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Redskins Have That Old Feeling

Gibbs Back For Encore Performance

By Jeff Nations

The Winchester Star


ASHBURN — Gregg Williams had a little present to new Washington Redskins coach Joe Gibbs on the first day of summer training camp.

As Gibbs looked on with horror, Williams — his new defensive assistant head coach — had all 11 of his defenders swarm quarterback Mark Brunell in an all-out blitz. Williams’ crew pulled up at the last second, but the message was delivered loud and clear.

Welcome back to the NFL, coach.

The return of Gibbs, already a Pro Football Hall of Fame coach, was undoubtedly the biggest off-season move made by a Washington franchise desperate to return to the glory days of, well, Gibbs.


Rookie Sean Taylor takes a breather while offensive tackle Chris Samuels (below)

watches the action.

(Photos by Rick Foster)


And despite the numbing regularity of new head coaches in Washington — five in the last five years —the Redskins have talked fondly of a new attitude brought in by the new coaching staff.

“Last year’s been behind us,” Redskins guard Randy Thomas said of his team’s disappointing 5-11 season under former coach Steve Spurrier, who resigned after a two-year record of 12-20. “Spurrier left — we put it behind. We knew it was going to be a fresh start, whoever came in. When coach Gibbs came in, we all felt like rookies.”

Gibbs can relate. After 12 years out of football, Gibbs had some catching up to do with the current state of the NFL. The biggest difference, Gibbs admits, is in acquiring talent. After 1993 — the year a Gibbs retired after leading the Redskins to three Super Bowl championships — the league instituted relaxed free agency rules and mandated a salary cap on all teams designed to level the playing field and possibly prevent dynasties like the one Gibbs created in his first stint (1981-1993) with Washington.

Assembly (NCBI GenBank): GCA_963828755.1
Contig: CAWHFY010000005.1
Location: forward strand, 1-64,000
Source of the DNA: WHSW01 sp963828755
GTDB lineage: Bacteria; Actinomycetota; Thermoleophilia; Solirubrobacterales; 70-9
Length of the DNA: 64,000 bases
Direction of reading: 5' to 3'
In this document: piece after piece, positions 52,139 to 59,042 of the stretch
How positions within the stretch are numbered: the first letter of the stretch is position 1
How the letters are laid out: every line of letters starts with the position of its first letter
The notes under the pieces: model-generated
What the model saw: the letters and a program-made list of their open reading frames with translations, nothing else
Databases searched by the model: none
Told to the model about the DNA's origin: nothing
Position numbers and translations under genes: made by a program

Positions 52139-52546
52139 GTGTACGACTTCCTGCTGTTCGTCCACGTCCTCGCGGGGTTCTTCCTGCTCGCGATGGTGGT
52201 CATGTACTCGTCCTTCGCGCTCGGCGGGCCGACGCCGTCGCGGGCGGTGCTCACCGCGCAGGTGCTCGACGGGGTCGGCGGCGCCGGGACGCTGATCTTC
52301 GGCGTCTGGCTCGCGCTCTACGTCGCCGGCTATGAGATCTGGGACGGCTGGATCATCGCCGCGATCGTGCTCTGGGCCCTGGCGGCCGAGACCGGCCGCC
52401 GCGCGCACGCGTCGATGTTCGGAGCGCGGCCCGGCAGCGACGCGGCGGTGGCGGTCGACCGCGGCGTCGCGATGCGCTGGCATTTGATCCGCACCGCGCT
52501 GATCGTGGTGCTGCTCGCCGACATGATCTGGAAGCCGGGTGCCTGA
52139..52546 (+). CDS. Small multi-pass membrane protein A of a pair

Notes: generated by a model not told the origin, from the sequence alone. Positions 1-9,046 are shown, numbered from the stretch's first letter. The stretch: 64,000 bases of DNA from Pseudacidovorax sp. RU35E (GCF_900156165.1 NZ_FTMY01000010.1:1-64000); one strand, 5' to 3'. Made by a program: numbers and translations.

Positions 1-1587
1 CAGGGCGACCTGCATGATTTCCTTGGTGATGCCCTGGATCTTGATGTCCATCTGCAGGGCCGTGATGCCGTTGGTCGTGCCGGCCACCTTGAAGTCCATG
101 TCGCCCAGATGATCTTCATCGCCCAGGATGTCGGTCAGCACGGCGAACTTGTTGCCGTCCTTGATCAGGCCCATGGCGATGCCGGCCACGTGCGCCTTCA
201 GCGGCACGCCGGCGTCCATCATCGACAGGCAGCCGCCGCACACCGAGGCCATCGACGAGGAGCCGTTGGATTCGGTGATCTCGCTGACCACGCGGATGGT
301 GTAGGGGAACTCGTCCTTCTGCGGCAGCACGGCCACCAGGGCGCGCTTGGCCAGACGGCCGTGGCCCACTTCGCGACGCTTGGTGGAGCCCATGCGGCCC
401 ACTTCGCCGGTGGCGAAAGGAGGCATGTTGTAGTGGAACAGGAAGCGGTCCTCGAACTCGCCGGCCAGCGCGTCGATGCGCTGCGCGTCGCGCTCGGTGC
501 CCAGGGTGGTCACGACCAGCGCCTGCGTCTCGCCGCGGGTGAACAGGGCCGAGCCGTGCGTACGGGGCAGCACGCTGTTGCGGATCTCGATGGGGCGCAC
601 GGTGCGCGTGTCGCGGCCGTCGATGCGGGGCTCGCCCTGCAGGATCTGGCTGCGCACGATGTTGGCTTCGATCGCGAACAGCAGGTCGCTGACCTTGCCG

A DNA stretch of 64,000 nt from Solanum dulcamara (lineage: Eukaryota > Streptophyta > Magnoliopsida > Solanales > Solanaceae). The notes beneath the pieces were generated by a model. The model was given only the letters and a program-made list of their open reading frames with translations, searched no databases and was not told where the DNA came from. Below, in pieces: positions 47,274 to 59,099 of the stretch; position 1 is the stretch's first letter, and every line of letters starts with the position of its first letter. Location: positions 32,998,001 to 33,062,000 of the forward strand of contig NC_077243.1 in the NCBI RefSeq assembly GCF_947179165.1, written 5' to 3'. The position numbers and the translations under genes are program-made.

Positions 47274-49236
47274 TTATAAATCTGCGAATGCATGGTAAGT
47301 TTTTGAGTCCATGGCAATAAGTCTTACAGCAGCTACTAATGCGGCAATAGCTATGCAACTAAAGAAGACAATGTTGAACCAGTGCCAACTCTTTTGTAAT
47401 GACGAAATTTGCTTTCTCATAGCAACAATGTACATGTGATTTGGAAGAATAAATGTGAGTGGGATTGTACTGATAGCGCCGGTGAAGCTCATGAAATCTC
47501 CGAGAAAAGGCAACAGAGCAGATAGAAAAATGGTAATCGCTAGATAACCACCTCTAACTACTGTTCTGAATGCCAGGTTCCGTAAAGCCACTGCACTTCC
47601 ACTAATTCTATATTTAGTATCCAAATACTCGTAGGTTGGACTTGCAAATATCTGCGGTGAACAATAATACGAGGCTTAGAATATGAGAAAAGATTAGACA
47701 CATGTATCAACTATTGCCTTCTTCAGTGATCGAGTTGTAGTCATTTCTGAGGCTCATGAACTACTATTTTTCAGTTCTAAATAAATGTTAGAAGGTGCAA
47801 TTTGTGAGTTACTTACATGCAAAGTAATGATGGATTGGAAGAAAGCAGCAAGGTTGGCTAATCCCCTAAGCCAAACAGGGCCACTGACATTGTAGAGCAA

But Gibbs is a fast learner, and equipped with owner Daniel Snyder’s seemingly endless cash supply he went out and acquired talent to suit his style of play.

The biggest free-agent signee of the off-season was quarterback Mark Brunell, an 11-year veteran brought in to lead the offense. While Gibbs said from the outset that incumbent starter Patrick Ramsey would have an equal shot at the starting assignment, it was clear that Brunell was his man. Early on, Ramsey demanded a trade before ironing things out with his new coach.

And Brunell outplayed Ramsey in the preseason, finally earning official starter status before Washington’s final preseason game.

Looking to upgrade a running game that played second fiddle to Spurrier’s pass-first philosophy, Gibbs pulled off a trade that sent Pro Bowl cornerback Champ Bailey to the Denver Broncos for star running back Clinton Portis.

Portis, just three years into his NFL career, has already rushed for over 3,000 yards and scored 29 touchdowns. He represents a major upgrade over last year’s starter Trung Canidate (600 rushing yards), who was released in the off-season.

Under Gibbs, Portis could be even better this season.


Washington receiver Rod Gardner takes a break.

(Photo by Rick Foster)